Edgar-nominated novel by Craig McDonald, Head Games follows the exploits of Hector Lassiter, a fictional pulp novelist and adventurer who seems to find himself constantly in interesting, difficult spots. At the beginning of this book, he happens into possession of Pancho Villa's skull, which brings him all sorts of unwanted attention. There are treasure hunters who want it for a map that is supposedly hidden in/on it. There is the mysterious Skull & Bones Society who want it for their collection. There are shady businessmen, federal agents, and collectors who either want it for their own or to auction it off to the highest bidder. And all of these groups are not afraid to get rough or murder in order to get it.
Orson Welles, Ernest Hemingway, Marlene Dietrich, and even a young George W. Bush.
I am a big fan of books like this one and am particularly fond of the adventures of Travis McGee and Parker, as well as pretty much anything by Max Allan Collins or Lawrence Block. As it is, this volume is a thrilling tale that stands on its own, but I would love to see how other volumes in the series could follow in its wake. I know that this book is technically the 7th in a series of 10, and, without spoiling things, I was a bit shocked and amazed by how it resolved. I hope this book sells like hotcakes, because I really want to follow Lassiter's exploits in graphic novel form. I'm already adding the novels to my ever-growing to-read list.
The two people behind this adaptation are Kevin Singles and Les McLaine. I was not able to locate much info about Singles, but I do know that this book is his graphic novel debut. McClaine is a veteran of comics and animation, an Eisner Award nominee, and is best known for drawing the series The Middleman and the webcomic Jonny Crossbones.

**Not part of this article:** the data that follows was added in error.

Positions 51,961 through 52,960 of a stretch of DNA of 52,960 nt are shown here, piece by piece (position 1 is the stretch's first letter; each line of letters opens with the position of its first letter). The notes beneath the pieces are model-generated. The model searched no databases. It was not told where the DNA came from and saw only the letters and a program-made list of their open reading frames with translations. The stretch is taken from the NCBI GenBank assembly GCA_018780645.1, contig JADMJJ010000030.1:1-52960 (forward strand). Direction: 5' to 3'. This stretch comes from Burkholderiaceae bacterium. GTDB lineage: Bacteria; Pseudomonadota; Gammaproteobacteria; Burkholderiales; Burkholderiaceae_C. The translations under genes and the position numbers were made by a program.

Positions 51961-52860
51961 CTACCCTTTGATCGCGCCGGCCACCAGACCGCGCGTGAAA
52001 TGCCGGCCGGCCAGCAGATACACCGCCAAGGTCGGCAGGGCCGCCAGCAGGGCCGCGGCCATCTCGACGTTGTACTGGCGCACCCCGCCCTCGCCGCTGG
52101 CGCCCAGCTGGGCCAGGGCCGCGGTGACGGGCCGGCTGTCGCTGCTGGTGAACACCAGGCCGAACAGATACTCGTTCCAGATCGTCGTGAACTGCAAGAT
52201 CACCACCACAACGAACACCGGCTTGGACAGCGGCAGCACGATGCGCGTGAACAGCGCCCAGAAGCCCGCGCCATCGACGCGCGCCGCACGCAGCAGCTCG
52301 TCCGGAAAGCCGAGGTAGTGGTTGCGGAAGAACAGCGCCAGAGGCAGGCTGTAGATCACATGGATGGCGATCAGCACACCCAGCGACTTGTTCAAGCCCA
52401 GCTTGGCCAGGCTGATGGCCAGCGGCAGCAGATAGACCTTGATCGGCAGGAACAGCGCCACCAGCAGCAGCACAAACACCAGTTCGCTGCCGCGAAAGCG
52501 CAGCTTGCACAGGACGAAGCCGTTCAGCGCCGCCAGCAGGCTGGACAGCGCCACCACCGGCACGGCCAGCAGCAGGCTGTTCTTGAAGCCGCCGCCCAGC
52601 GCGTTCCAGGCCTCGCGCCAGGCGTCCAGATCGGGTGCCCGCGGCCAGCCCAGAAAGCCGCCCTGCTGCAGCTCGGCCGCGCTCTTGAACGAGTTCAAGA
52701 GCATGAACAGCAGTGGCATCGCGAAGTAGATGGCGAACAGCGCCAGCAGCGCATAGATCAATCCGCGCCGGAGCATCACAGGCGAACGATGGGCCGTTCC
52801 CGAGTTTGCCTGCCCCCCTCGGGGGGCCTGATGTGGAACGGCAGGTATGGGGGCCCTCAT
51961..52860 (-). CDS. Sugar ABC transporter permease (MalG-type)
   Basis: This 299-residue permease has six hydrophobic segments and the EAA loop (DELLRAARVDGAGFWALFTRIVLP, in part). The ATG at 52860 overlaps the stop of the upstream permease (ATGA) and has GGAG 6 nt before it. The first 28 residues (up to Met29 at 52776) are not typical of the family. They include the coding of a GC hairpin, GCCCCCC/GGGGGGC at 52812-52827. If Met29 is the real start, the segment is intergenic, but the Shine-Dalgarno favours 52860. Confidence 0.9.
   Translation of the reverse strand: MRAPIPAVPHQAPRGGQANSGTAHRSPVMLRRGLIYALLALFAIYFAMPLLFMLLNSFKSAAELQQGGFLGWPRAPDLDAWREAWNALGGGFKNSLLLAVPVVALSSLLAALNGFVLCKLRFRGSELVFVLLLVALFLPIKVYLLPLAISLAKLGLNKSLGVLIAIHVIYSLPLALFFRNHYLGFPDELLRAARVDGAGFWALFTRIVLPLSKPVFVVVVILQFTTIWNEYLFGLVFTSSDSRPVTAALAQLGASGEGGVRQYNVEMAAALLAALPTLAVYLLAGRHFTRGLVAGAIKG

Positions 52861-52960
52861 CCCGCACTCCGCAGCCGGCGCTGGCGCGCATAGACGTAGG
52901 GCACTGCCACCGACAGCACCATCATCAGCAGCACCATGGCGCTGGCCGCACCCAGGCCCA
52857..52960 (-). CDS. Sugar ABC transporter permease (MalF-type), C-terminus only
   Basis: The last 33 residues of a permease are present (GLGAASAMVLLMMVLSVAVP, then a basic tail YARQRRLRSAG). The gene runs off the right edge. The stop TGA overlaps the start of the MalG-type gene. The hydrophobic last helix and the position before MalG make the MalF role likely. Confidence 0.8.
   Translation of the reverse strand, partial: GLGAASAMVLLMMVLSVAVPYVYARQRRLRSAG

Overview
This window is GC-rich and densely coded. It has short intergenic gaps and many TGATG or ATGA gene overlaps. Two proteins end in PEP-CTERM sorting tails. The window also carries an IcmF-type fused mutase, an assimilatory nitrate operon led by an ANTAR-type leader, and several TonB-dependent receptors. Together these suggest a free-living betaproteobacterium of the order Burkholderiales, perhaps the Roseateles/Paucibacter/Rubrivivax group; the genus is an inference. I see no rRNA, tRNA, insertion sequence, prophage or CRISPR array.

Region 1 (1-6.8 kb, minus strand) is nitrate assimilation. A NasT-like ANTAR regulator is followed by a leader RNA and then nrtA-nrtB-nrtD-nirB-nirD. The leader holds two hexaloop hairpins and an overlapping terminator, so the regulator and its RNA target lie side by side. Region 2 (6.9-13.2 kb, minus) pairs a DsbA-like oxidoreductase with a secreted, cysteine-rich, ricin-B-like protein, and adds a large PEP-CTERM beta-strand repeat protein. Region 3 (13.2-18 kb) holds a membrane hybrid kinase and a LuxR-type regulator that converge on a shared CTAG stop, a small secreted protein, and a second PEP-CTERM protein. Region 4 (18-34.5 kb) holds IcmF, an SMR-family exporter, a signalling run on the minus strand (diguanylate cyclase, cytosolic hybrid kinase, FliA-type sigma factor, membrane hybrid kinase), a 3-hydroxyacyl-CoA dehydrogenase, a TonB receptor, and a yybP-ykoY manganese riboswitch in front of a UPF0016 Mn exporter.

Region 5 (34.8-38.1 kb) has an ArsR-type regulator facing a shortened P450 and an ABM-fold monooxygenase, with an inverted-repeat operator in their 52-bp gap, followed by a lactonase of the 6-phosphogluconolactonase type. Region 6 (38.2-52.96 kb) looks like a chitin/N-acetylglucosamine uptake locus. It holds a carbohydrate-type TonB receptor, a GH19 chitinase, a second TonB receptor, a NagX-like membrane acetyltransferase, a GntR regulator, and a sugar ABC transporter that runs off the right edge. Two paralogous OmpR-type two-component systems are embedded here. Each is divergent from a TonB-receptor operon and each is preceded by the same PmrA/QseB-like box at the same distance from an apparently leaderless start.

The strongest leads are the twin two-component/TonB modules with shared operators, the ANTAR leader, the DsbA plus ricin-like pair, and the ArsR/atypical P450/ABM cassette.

All of the reviews I have read about this book have been positive. Publishers Weekly called it "a breezy thriller designed to hit the sweet spot for crime fans and history buffs alike." Pharoah Miles summed up, "Overall, it feels like those old pulp novels that Robert Parker and
Dashiell Hamlett used to write, a time capsule of very different men and
women." Maite Molina wrote that it has "plenty of action and humor to keep you engaged from start to finish." Tom Batten proclaimed it "Good fun for fans of pulp, crime, or historical fiction.
Head Games was published by First Second, and they offer a preview and much more here. I don't think this book would appeal to younger readers, but I should add a small caution that it contains violence and some brief nudity.
A review copy was provided by the publisher.